Escalation in Syria’s Idlib strains Russian-Turkish ties

A young shepherd tends to his sheep as members of a family fleeing with their belongings pass through the town of Batabo in Syria’s Aleppo province, on Wednesday amid an ongoing regime offensive. (AFP)
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Updated 06 February 2020

Escalation in Syria’s Idlib strains Russian-Turkish ties

  • Bloodshed in Syria a harsh reminder of Russia’s increasing frustration with Ankara’s precarious moves

ANKARA: Ankara and Moscow are passing through a stormy period in their regional alliance and Monday’s escalation in Syria’s rebel-held Idlib province offered a new challenge for their entente: Will they burn bridges or find a common ground to continue their marriage of convenience, at least for a certain time?

The same day when a Russian-backed regime offensive in Idlib killed eight Turkish military officers during the reinforcement of their observation post, Turkey’s President Recep Tayyip Erdogan paid a visit to Ukraine to sign a deal assisting the Ukrainian army with funding.
With a carefully designed and sharpened rhetoric, he raised an anti-Russian nationalist slogan there, “Glory to Ukraine,” referring to the country’s independence fight following the collapse of the Soviet Union, and denounced the Russian annexation of Crimea.
Although the latest bloodshed in Syria was a harsh reminder of Russia’s increasing frustration with Ankara’s precarious moves, the two countries are likely to survive the crisis because they still have unfulfilled regional targets that require each other’s support, experts say.
According to the Sochi agreement, signed by Russia, Turkey and Iran in September 2018, Ankara was supposed to eradicate the Hayat Tahrir Al-Sham (HTS). Instead, HTS made inroads into strategic areas near Syria’s main highways, M4 and M5, which connect major cities of Syria to Turkey.
“The Russians gave Turkey about one and half year to handle the HTS issue. It wasn’t handled. They gave Turkey about one-and-a-half years to deal with road access. It wasn’t handled. This offensive will reclaim the strategically important M5 and M4 highways for the regime. At that point, Turkey may consolidate and deploy forces closer to the border to absorb refugees. That’s up to Ankara,” Aaron Stein, director of the Middle East program at the US-based Foreign Policy Research Institute, told Arab News, he said.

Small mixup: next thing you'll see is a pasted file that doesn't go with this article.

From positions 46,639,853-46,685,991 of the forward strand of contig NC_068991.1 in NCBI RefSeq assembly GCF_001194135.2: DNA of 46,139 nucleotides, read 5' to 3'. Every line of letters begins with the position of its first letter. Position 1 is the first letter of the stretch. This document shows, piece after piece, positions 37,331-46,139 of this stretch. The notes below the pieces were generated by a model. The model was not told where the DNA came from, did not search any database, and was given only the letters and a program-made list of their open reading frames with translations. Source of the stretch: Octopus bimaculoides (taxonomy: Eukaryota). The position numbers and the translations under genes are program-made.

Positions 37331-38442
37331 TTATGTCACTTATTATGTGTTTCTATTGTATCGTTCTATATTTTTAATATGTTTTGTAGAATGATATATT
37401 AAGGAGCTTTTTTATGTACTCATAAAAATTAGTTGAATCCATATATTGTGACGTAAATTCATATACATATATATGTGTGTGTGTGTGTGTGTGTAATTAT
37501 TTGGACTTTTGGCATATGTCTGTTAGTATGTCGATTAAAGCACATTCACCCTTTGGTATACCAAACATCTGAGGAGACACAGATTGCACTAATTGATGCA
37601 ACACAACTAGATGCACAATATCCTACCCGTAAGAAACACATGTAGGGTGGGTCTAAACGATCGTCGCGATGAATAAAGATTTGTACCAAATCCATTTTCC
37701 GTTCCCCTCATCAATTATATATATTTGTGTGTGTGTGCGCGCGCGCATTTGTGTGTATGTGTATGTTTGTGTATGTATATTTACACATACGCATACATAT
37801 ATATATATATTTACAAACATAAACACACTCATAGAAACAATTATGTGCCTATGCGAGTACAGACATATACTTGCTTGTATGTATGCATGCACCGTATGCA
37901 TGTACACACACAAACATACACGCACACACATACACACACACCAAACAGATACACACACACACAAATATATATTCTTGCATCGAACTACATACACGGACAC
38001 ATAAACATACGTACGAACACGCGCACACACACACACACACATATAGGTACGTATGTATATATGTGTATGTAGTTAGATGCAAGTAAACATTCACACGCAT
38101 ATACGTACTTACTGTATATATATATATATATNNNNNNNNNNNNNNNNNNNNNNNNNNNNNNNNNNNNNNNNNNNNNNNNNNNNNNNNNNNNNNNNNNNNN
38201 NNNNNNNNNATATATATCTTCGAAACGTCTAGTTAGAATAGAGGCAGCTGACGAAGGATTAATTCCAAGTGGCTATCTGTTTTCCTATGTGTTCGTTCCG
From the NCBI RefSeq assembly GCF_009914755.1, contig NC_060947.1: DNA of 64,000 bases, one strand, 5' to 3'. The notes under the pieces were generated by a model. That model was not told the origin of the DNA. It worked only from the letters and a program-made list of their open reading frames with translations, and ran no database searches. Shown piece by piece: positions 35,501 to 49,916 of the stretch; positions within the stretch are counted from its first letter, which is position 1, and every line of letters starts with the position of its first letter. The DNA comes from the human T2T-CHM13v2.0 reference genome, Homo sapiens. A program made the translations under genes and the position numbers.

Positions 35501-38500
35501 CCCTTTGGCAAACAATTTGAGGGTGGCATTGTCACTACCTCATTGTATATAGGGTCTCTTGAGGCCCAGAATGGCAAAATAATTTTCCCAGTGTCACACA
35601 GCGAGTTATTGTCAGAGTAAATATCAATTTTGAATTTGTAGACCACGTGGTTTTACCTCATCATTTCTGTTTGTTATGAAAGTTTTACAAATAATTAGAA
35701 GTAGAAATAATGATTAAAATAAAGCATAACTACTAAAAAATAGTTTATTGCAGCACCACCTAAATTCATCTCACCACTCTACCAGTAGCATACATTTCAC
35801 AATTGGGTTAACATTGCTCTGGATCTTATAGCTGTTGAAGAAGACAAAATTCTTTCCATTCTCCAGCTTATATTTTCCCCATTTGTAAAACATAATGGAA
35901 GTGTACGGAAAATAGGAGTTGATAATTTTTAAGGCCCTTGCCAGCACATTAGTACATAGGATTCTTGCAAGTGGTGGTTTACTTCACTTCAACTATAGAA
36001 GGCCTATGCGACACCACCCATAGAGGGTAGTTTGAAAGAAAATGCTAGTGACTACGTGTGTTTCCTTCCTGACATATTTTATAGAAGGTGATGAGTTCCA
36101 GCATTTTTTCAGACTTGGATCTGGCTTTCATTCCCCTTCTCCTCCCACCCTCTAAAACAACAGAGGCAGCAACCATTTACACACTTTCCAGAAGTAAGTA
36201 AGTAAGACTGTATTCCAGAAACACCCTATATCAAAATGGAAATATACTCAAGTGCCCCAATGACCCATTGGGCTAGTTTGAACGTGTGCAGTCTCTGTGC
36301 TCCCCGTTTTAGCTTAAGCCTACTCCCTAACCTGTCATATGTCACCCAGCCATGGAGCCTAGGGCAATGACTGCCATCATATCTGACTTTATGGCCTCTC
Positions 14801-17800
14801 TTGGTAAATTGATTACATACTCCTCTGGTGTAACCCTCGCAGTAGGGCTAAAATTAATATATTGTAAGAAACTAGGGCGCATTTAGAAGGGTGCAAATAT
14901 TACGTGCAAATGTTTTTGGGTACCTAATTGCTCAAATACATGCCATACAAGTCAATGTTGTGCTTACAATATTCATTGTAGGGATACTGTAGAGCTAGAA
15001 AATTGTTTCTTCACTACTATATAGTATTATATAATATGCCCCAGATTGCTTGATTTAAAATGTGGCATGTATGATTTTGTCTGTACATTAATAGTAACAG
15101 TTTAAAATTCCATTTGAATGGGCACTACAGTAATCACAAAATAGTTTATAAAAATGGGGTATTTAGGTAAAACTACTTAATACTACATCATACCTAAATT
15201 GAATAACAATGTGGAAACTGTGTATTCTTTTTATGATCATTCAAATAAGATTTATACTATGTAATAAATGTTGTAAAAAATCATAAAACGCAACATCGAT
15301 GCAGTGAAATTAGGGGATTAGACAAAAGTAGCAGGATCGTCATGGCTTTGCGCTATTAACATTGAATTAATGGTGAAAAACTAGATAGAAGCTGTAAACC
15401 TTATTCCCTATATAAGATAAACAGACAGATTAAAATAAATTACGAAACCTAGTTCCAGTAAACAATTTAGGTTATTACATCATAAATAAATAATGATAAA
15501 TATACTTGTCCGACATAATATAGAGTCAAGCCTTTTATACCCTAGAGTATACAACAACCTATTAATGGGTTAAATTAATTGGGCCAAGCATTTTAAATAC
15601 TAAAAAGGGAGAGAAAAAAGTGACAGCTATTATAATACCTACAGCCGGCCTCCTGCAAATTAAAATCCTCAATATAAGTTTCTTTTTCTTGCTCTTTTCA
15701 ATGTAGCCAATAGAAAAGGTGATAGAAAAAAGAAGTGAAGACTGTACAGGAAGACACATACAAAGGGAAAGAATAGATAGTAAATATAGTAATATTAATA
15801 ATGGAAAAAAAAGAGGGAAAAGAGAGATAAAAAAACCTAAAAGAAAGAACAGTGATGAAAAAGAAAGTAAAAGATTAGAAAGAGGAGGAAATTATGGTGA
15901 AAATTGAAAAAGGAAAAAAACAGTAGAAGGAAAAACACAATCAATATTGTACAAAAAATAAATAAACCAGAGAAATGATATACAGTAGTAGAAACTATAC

In the Syrian war, Ankara supports rebel forces against Bashar Assad’s forces which are backed by Moscow.
The two countries also faced a serious crisis five years ago when Turkish military shot down a Russian fighter jet across the border with Syria. That crisis endured for about seven months with a battle of words and deeds between the two countries, impacting trade, tourism and diplomatic ties, even with Russian news site Sputnik’s Turkish section taking a critical editorial line against Erdogan’s policies.


With a carefully designed and sharpened rhetoric, Erdogan raised an anti-Russian nationalist slogan there, ‘Glory to Ukraine,’ referring to Ukraine’s independence fight following the collapse of the Soviet Union, and denounced the Russian annexation of Crimea.

Stein thinks Erdogan will still try and keep Putin on side also “because Ankara owes Moscow a lot of money for the acquisition of a $2 billion Russian S400 air defense system, so the two sides still have lots to talk about.”
With the newly launched TurkStream pipeline, Russia also supplies Turkey with a considerable amount of natural gas by bypassing Ukraine.
Emre Ersen, a Syrian analyst at Marmara University in Istanbul, thinks the reactions in the Russian media are also closely related with the implications of the official visit of President Erdogan to Ukraine and the fact that Turkey’s military-strategic relations with Ukraine have been improving remarkably in the last few years.
“Regarding Idlib, it is clear that the Sochi agreement initiated by Ankara and Moscow in September 2018 is not really working anymore. Whether a new deal is going to be reached on this issue is yet unknown as it seems Russia and the Assad regime are determined to resolve the crisis in Idlib with brute military force in the short term,” he told Arab News.
However for Ersen, Ankara and Moscow still need each other’s support in order to maintain their military influence in Syria.
“Turkey, for instance, needs Russian assistance to protect its strategic gains in the east of Euphrates River. Russia, on the other hand, would probably not want to greatly alienate Turkey which might trigger a new rapprochement between Ankara and Washington as also indicated by what US Secretary of State Pompeo said about the latest incident,” he noted.
On Wednesday, Erdogan criticized Russia for failing to implement peace agreements and called for Moscow to “better understand Turkey’s sensitivities in Syria.” Erdogan also repeated that Russia is not Turkey’s interlocutor in Russia. “It’s entirely the regime and you should not block us,” he said.


‘Social explosion’ in Lebanese camps imminent, warn officials

Updated 21 February 2020

‘Social explosion’ in Lebanese camps imminent, warn officials